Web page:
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Comparing NZ political party tax policies

By September 27, 2020 No Comments

Offering the carrots, or are they?

It was a relatively quiet week on the tax front, so with Election 2020 just around the corner, I thought I would use this week’s edition to outline the various parties’ tax policies. So commencing with the incumbent:

Labour:

  • No income tax changes for 98% of Kiwis
  • On personal income earned over $180,000 a new top tax rate of 39% will apply – this change affects 2% of earners
  • Extra revenue raised will be used to protect health and education, control debt, and support the recovery plan
  • No new taxes, or further increases to income tax next term
  • We also won’t raise fuel taxes
  • We’ll continue closing tax loopholes to make sure multinational corporations pay their fair share
  • We will not introduce a capital gains tax under a Jacinda led Labour government

This policy is forecast to generate $550 million of revenue a year. The new tax rate for the top 2% of earners will help keep debt under control, while protecting vital services like health and education.

The new threshold matches Australia’s top tax threshold of A$180,000, but Australians earning over this threshold pay a higher rate of 47% (including a 2% Medicare levy).

My 5c worth:

No mention of a shift in the trustee tax rate of 33%, so identical to the last hike to 39%, there will be the usual game playing to attempt to shelter pre-taxed income in interposed structures like companies and trusts, with IR likely to counter with an increased work programme focussing on the application of the ‘attribution rule’ to personal services income sheltered within the walls of these entities.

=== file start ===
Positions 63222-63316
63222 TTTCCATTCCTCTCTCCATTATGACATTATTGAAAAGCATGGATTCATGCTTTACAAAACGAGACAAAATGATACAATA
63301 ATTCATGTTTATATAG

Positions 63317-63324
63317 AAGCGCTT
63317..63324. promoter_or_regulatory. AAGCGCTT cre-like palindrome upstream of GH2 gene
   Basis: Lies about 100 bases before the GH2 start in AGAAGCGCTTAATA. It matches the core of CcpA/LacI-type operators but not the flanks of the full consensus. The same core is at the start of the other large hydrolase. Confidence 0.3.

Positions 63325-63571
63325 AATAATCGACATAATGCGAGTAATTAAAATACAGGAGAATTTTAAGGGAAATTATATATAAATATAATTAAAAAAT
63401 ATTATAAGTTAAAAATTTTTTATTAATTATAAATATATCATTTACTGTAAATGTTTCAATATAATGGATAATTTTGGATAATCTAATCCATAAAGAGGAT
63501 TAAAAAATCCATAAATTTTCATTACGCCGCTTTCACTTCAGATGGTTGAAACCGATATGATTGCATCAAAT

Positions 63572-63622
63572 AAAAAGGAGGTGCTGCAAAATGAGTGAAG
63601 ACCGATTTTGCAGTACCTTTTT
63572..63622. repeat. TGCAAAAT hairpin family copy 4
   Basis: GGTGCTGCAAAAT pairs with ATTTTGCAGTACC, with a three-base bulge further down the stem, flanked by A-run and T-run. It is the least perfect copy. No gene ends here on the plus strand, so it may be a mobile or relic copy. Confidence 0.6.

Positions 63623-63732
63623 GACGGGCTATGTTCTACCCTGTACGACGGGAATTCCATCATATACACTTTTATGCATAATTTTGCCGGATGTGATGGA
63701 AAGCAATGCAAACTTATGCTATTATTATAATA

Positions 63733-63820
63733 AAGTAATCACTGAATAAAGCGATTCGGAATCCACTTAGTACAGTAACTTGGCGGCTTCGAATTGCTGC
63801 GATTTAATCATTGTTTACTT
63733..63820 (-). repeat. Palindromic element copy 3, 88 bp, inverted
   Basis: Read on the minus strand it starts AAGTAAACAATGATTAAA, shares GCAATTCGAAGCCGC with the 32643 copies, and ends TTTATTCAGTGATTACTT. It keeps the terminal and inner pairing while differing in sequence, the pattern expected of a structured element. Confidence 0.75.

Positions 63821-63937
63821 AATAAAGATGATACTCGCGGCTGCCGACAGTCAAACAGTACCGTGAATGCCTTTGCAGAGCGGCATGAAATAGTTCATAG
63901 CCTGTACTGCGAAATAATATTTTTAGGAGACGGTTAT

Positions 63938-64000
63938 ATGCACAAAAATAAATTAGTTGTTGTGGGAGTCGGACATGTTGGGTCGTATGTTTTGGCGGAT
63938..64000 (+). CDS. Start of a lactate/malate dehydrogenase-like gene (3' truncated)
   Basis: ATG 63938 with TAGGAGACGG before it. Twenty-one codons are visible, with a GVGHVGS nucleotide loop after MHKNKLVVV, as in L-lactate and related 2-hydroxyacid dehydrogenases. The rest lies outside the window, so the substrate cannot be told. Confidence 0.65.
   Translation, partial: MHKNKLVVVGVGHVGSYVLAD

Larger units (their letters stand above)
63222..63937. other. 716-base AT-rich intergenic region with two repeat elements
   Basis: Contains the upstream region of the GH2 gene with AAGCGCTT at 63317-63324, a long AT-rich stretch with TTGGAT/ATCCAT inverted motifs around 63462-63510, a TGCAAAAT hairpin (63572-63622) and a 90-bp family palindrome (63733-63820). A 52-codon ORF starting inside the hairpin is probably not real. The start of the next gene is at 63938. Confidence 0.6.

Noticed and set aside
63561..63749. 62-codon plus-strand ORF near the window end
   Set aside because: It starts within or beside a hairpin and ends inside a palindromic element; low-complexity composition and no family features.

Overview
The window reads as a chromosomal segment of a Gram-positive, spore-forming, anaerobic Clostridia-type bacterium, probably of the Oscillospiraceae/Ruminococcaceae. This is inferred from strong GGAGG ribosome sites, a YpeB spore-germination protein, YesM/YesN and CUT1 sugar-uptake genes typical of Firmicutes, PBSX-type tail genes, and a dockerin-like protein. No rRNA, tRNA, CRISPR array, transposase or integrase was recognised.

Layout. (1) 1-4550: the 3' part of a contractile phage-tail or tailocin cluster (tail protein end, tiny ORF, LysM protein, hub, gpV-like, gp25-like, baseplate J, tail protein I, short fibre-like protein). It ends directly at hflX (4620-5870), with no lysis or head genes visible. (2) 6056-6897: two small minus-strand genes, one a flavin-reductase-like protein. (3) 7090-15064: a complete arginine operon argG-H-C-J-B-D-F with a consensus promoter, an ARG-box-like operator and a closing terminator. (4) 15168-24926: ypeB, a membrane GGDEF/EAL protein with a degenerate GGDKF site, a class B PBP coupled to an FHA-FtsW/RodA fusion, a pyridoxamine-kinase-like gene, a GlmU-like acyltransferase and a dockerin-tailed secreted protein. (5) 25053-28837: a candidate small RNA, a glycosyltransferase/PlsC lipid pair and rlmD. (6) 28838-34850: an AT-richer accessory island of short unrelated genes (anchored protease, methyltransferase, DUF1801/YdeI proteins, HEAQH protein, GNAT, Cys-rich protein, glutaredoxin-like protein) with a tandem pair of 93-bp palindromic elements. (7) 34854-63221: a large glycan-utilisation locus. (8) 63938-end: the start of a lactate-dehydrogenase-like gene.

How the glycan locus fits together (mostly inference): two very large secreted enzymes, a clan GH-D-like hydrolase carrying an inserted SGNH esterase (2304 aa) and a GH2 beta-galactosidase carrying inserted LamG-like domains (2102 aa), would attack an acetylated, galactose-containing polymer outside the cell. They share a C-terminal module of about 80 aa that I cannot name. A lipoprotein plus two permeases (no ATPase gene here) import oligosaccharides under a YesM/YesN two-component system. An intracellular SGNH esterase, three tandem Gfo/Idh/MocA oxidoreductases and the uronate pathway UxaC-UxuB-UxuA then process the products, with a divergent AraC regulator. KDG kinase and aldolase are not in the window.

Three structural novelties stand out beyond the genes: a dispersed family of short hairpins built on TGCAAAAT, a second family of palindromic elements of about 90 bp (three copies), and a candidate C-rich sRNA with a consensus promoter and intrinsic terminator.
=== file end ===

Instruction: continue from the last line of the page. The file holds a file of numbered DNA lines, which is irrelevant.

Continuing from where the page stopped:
No CGT under Jacinda – does the phrase beg the question of whether Jacinda’s at the top for the whole next term, or off to create a sibling for Neve (the timing is probably right and she must be tired of putting on that smile all the time, when she continually says “we’ll do this together”), opening the door for a CGT to be introduced once she’s no longer at the helm?

Likely timing of introduction – 1st April 2021, with effect from 2021/22 and later income years.

National:

National’s promising a short-term package of tax cuts – worth about $4.7 billion – to kick start the economy, which it says would put $46.50 each week in the pocket of the average earner. The changes would be made by significant increases to income tax thresholds, but would only be in place for 16 months, from December this year until March 2022. So they will:

  • Lift the bottom tax threshold from $14,000 to $20,000, the middle threshold from $48,000 to $64,000 and the top threshold from $70,000 to $90,000, from 1 December 2020 until 31 March 2022 – estimated cost $4.7bn
  • Offering a 12-month tax incentive for investments over $150,000 for businesses that invest in new plant, equipment and machinery and double the depreciation rate for such businesses – estimated cost $430m
  • Increase the low-value asset deduction from $5,000 to $150,000 for two years
  • Increase the provisional tax threshold from $5,000 to $25,000
  • Raise the GST registration threshold from $60,000 to $75,000
  • Winter Energy Payment would not change
  • The previously announced JobStart scheme, paying businesses $10,000 for every new job created
  • The BusinessStart scheme, allowing New Zealanders who lose their job to claim $10,000 tax credit and up to $20,000 from KiwiSaver for working capital for a new business